Advanced Imaging Center

At Alamo Pintado we employ the latest and most advanced in equine diagnostic imaging technology available. The various modalities that we offer can be used individually or in combination to provide a superb insight to the possible source of lameness or pain.

Gastrointestinal Endoscopy
Digital Radiography

Standing MRI
Magnetic Resonance Imaging (MRI)
Nuclear Scintigraphy (Bone Scan)
Upper Airway Endoscopy
Computed Tomography (CT)


Understanding Equine MRI

Nuclear Scintigraphy (Bone Scan)

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Magnetic Resonance Imaging (MRI)

Developed in 1978 and expanded in the 1990s, MRI has been the gold standard in human medicine for diagnostic imaging of orthopedic, brain and soft tissue injuries. MRI utilizes a strong magnetic field (30,000 times as strong as the Earth’s magnetic field) to orient the atoms of the body. By changing this field temporarily, these atoms react and emit radio waves which are detected and interpreted by a computer to create the image. No radiation is used and there are no known side-effects to the use of MRI at this field strength in the horse.

A state of the art, high field (1.5T) Siemens Magnetom Espree, has been installed in a customized facility at Alamo Pintado Equine Medical Center. In use for over 10 years, this system allows for effective, time efficient imaging of orthopedic, soft tissue and head/brain pathology of the horse.

Reading & Interpreting an MRI

Just as important as obtaining quality imaging with MRI is who reads and interprets the images. At Alamo Pintado, each MRI is read by two experts in the field, Drs. Carter Judy and Travis Saveraid. Together, Drs. Judy and Saveraid have performed or read thousands of MRIs over many years in practice. Dr. Judy lectures on MRI around the world and performs several MRIs each week at Alamo Pintado's custom imaging facility.

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The Physics of MRI

Magnetic Resonance results from the effect of magnetic properties of atoms found in tissues.  Atoms consist of a nucleus containing both protons and neutrons.  Electrons orbit the nucleus resulting in a spinning motion that is specific to each element.  Since hydrogen is the most common element located within the body of mammals, it is the element with the most recognizable and useful magnetic moment.  When an animal is placed in a strong magnetic field, the magnetic spins which are normally randomly oriented align in the direction of the magnetic field.  A short pulse of high energy radio-frequency is applied and this disrupts the alignment of the hydrogen atoms.  As the atoms re-align in the magnetic field they emit a very small radiofrequency wave that is captured and interpreted as the signal from the tissue.  This is then transferred to a computer which transforms the raw data into a two dimensional representation of the tissue.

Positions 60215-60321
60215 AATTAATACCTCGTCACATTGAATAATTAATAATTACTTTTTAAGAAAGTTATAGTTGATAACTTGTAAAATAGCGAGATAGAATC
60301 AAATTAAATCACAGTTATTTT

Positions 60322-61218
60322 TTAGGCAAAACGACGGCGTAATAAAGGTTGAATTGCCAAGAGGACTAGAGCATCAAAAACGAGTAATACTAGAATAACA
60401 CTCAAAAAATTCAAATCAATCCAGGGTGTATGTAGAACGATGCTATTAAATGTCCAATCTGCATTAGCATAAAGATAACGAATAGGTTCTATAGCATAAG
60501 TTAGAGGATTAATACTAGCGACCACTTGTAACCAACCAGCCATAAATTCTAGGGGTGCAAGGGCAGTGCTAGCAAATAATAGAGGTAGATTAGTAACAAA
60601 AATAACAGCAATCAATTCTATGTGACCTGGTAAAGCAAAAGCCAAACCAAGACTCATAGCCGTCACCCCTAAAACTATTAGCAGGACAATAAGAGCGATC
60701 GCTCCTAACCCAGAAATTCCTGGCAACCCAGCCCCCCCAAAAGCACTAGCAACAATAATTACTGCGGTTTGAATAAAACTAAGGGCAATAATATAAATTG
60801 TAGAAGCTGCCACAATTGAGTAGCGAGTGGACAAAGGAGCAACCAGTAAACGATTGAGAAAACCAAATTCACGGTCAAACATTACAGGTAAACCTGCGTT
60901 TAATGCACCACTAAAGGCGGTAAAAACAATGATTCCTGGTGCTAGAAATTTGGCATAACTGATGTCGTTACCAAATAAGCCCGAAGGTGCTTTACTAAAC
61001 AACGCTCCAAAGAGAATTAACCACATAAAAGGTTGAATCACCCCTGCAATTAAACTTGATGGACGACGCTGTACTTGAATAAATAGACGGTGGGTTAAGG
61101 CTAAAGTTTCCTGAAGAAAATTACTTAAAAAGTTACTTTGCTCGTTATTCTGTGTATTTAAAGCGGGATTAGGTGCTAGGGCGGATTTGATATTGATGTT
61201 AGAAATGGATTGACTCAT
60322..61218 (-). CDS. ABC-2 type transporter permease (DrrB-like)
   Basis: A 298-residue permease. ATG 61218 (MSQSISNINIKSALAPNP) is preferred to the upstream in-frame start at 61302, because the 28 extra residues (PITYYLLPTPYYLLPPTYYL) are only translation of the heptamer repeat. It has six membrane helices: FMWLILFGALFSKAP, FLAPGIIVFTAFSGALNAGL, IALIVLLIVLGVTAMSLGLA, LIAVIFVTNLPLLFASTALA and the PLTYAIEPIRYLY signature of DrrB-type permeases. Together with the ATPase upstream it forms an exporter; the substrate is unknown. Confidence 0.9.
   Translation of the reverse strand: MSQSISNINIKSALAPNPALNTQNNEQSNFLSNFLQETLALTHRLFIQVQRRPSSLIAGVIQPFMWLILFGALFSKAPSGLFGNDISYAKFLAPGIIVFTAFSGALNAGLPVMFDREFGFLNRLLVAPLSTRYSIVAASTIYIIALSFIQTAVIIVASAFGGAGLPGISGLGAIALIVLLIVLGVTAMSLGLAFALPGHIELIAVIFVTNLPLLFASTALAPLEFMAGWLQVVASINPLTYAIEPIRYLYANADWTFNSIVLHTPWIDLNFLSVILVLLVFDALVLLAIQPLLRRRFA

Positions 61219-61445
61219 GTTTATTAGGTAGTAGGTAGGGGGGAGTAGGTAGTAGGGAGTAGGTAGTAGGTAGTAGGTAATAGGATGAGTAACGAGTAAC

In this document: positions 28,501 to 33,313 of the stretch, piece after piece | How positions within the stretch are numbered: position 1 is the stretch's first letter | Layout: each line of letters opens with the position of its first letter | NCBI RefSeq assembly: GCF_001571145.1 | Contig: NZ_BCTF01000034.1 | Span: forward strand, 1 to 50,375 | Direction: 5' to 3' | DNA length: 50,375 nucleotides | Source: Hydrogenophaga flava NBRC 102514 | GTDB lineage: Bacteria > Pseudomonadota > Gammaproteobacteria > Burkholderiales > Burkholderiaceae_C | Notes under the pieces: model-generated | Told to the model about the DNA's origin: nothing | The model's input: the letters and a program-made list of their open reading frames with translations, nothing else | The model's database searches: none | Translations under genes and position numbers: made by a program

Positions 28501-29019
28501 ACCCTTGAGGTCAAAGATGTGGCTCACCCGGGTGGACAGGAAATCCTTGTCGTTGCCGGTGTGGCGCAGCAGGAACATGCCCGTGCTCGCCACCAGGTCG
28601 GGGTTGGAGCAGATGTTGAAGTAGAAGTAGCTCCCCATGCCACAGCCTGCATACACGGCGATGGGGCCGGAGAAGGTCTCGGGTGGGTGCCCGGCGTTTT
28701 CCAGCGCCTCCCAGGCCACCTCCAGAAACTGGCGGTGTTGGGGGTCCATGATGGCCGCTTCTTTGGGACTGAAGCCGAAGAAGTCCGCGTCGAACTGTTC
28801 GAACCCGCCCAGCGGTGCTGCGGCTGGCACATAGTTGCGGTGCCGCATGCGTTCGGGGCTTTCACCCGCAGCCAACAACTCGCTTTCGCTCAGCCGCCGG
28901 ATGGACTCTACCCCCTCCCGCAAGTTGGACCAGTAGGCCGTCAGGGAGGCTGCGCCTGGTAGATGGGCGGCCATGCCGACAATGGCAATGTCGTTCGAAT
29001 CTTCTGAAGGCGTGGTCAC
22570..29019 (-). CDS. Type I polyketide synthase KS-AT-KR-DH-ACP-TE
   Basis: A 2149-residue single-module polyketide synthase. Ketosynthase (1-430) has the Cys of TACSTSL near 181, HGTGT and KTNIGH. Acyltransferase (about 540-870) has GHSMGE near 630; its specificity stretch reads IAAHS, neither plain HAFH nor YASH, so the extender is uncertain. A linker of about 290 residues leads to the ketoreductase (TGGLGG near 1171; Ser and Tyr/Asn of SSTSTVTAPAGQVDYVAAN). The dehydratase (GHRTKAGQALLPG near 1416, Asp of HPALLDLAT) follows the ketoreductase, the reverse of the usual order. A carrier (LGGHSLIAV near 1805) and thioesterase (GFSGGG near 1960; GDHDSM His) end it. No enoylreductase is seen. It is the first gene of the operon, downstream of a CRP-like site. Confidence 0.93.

Computed Tomography (CT)

CT provides thin, cross-sectional images which appear as “slices.” These slices are then stacked together to create a three-dimensional image. By using x-rays to produce multiple images, the tool gives our team more detail than conventional radiographs. CT imaging is especially useful because it allows for views of all types of tissue, clearly showing bone, muscle and blood vessels.

One of only three units of its kind in being used in equine veterinary medicine in the US, our team utilizes this advanced portable BodyTom® full-body, 32-slice CT to accurately explore issues within the equine head and neck and to examine complicated dental issues. This CT unit is also used to analyze fractures and other injuries to bones and joints of the distal limbs and to assist in the planning of complex surgeries.

Dr. Carter Judy


Dr. Judy is an international authority in MRI, bringing an unmatched level of expertise to Alamo Pintado Equine.  Dr. Judy supervises and reads each MRI performed at Alamo Pintado, ensuring the highest accuracy.  With a far-reaching understanding of equine imaging, Dr. Judy is able to apply that knowledge to his surgical work, creating more successful outcomes for patients.

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Meet Dr. Travis Saveraid, DVM, DACVR

Dr. Saveraid received his Doctor of Veterinary Medicine degree from Iowa State University and completed his radiology residency at Washington State University, where he had extensive training in equine and small animal MRI. He is board certified by the American College of Veterinary Radiology and is currently a clinical faculty member at the University of Minnesota College of Veterinary Medicine where he is developing the equine and small animal 3T MRI clinical investigation program. He serves as an interpreting MRI radiologist at Alamo Pintado Equine, working together with Dr. Carter Judy.